Firm plans to store enough energy for the whole of Preston - in a farmer’s field

What the battery depot would look like
What the battery depot would look like
  • New 3.6-acre battery depot to store electricity
  • Enough capacity for whole city
  • Will top up National Grid
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A battery storage depot, with enough electricity to power the whole of Preston, could be built in a farmer’s field in Penwortham.

An energy firm wants to set up a National Grid top-up plant - one of the biggest in the UK - on 3.6 acres of pasture off Howick Cross Lane.

Land belonging to Graham Wareing of Howick Cross has been earmarked for a battery storage facility

Land belonging to Graham Wareing of Howick Cross has been earmarked for a battery storage facility

A planning application has been lodged with South Ribble Council for permission to build 13 steel cabins on the site to house banks of lithium-ion batteries, together with 26 blocks containing transformers and other electrical gear.

And landowner Graham Wareing told the Post: “I’m all for the environment, but I think this is a good thing.

“At the end of the day we all like turning on a light switch or boiling the kettle. It’s important not to be hypocritical.”

Battery storage is now seen as the simplest solution to maintaining a constant power supply locally when consumer demand fluctuates - times like mid-winter nights when the nation is glued to the pre-Christmas X-Factor final. This year has seen huge investment in storage depots across the UK, with Penwortham amongst the first to go before planners.

The facility will largely be on stand-by, waiting for an instruction from National Grid to offer support.

London-based Statera Energy has put in the application for a 49.99 MW facility, which can store enough electricity from renewable sources to serve more than 50,000 homes.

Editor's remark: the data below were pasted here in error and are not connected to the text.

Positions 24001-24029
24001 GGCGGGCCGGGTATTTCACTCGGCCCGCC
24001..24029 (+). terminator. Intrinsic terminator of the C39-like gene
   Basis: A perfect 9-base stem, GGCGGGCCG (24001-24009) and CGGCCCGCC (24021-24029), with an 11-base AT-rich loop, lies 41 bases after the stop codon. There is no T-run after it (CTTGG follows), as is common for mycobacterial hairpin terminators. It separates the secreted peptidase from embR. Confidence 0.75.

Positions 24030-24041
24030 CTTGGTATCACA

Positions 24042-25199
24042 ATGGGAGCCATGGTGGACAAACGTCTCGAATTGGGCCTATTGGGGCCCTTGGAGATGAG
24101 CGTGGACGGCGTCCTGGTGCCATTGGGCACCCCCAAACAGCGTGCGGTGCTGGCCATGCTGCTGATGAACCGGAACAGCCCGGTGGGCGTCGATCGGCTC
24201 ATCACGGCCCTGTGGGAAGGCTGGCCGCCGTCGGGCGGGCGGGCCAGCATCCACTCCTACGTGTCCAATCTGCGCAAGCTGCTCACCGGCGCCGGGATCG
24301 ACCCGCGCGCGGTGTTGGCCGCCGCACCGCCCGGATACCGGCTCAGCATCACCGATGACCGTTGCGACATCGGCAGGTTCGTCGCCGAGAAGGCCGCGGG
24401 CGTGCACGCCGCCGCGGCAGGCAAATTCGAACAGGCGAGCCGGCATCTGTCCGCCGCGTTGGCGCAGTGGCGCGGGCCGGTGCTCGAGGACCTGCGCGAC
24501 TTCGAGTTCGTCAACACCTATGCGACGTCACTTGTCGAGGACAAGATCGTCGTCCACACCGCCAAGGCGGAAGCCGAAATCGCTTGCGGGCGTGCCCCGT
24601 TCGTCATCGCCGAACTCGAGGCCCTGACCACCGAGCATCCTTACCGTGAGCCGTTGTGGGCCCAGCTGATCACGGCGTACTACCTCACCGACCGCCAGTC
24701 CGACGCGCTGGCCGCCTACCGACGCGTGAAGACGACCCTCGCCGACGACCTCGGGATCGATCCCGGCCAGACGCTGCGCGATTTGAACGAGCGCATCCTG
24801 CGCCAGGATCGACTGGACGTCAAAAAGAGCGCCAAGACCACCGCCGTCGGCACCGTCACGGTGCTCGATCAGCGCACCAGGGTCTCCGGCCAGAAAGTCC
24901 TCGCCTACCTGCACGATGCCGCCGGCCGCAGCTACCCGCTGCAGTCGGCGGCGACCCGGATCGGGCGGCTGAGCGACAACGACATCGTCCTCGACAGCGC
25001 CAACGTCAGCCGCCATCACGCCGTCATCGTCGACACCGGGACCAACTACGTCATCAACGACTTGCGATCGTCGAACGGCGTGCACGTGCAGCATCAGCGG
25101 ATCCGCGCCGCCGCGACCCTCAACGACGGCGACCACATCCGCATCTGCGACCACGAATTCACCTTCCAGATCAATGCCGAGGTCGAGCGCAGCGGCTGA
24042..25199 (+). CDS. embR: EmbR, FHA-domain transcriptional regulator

It has stressed that the process is “benign,” with little noise and no emissions. The site is next door to one of the biggest electricity sub-stations in Western Europe and well away from houses on the western edge of Penwortham.

But a councillor who represents the area on three local authorities - town, district and county councils - has questioned whether the project is on green belt land.

Coun David Howarth said: “If it is industrial development, does it fit in with the Local Plan?”

In its submission to the council’s planning committee, Statera says the site is the “most suitable” it could find in the region, due to its close proximity to the National Grid sub-station in Howick Cross Lane which supplies power to the whole of the North West.

“National Grid needs to maintain a frequency of 50Hz on the Grid,” says the company.

“The batteries providing ancillary services will assist in maintaining frequency by being fast and flexible.

“The facility will largely be on stand-by, waiting for an instruction from National Grid to offer support. These instructions could require output from the facility at any time, but typically between 8am to 8pm and generally on weekdays. The facility will be able to respond and support the Grid in under one second.”

Statera says the Penwortham facility will cover periods where there is a shortage of power generation, coupled with high demand, “providing energy security to the local network.”

“It is not possible to predict how much time the system will be in operation, but its operation is benign with little noise and no emissions.”

The batteries will not require the delivery of fuel and the site will be generally unmanned. Construction is expected to last for six months and after that traffic will be at a minimum.